Illinois motorists would be able to prove they have automobile insurance by showing police an electronic image of their insurance cards using their cell phones. Police would not be permitted to search phones for other reasons. Insurance companies would be allowed to offer discounts for electing to use the electronic version. The bill becomes law upon being signed.

By Natasha Korecki
Political Reporter
@natashakorecki

Boosted by a healthy campaign fund and disarray in a Democratic-controlled Springfield, Republican venture capitalist Bruce Rauner officially announced he is in the race for governor.
"I'm running for governor, to turn this state around," a video on his campaign Web site says.
The timing couldn't be better for the Republican who is trying to sell himself as an outsider as Illinois' Democratic-controlled state government implodes. Rauner, 57, of Winnetka, is building a narrative as a self-made millionaire and successful businessman who can get the state out of the mess its in because he wasn't part of creating it.
"I'm a husband, father of six, businessman, and the grandson of a Downstate dairyman who taught me to love the outdoors. I could ride a horse at 6 and milk a cow at 8 and fire a rifle at 10," Rauner said in a professionally-made video on his Web site. "I started out flipping burgers and parking cars and I helped build a start-up company into a successful business. I've met payrolls and made tough decisions. Typical politicians: they can't and they won't."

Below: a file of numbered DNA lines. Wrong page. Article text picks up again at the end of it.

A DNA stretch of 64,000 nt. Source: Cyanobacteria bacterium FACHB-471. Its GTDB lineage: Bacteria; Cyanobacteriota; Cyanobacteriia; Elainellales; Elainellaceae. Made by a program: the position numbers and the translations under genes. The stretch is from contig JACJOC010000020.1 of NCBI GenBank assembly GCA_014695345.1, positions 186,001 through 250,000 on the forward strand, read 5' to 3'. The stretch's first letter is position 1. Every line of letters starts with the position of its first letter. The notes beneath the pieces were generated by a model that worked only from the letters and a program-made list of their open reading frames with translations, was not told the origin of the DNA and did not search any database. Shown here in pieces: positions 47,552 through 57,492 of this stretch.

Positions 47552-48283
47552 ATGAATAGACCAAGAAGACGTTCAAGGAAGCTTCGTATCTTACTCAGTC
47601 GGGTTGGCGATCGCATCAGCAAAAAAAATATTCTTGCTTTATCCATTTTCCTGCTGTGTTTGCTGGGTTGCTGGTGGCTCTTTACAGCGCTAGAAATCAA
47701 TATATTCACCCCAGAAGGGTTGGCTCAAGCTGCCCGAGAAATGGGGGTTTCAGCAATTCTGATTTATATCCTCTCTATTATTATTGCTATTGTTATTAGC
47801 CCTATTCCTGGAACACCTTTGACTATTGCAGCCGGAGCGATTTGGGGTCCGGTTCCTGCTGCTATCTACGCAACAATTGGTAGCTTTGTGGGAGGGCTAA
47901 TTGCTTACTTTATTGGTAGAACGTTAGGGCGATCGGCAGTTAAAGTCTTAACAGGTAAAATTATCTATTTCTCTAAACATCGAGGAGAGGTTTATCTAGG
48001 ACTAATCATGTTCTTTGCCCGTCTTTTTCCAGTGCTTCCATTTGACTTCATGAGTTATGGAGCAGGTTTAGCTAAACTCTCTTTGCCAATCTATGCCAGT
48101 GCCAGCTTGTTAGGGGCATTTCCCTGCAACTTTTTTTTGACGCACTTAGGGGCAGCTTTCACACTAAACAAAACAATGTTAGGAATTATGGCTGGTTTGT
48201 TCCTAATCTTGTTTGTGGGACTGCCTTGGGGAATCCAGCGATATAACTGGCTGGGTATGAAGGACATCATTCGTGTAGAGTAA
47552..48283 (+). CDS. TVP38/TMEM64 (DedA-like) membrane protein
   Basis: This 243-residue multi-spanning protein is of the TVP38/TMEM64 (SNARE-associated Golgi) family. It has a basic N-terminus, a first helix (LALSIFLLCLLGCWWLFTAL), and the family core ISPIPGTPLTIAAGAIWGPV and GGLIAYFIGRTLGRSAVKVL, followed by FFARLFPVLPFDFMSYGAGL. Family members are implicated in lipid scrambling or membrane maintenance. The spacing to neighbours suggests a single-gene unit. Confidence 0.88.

The announcement comes on the heels of gross inaction in Springfield by Democrats, who control both chambers of the state legislature as well as the governor's mansion. Democrats are still scrambling to come up with a deal to reform public pensions after the state's bond rating was downgraded.
Over the last three months, Rauner has made 65 stops around the state for a "listening tour." His campaign is planning another dozen stops in upcoming weeks. On Thursday, Rauner is expected to visit Caterpillar in Peoria.

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The City Council is meeting today and on the agenda is a vote on Mayor Emanuel's proposed tweaks to the city's parking meter lease. With the deal having already passed the committee phase, it seems likely to pass today but some aldermen will likely bring on some tough questions. And there will also be the bill to approve more night games at Wrigley Field. Watch the entire proceedings above and follow updates below.

Gov. Pat Quinn has his hands full with the state's pension crisis, but he may have a bigger problem when it comes to winning support from African-American voters who helped put him in office.

SPRINGFIELD-Attorney General Lisa Madigan moved Monday to get Gov. Pat Quinn another month to mull over newly passed legislation to give Illinois gun owners authority to carry their weapons in public places.

Madigan filed paperwork with the 7th Circuit Court of Appeals to seek a 30-day extension of a court order requiring the state to come up a law that would end the state's last-in-the-country prohibition against concealed carry.

A December ruling by the appeals panel gave Quinn and the state Legislature 180 days to craft concealed-carry legislation. That deadline expires on June 9, leaving Quinn little time to review the legislation sent to him last week by the Illinois House.

There also has been uncertainty about what exactly would happen after June 9 if no concealed-carry law was on the books. Gun-rights advocates had predicted "mayhem" in which it might be permissible for owners of even military-style weapons to take their guns anywhere they wanted.

"This request for an additional 30 days would allow the governor a reasonable amount of time to fulfill his state constitutional duties," Madigan said in a prepared statement.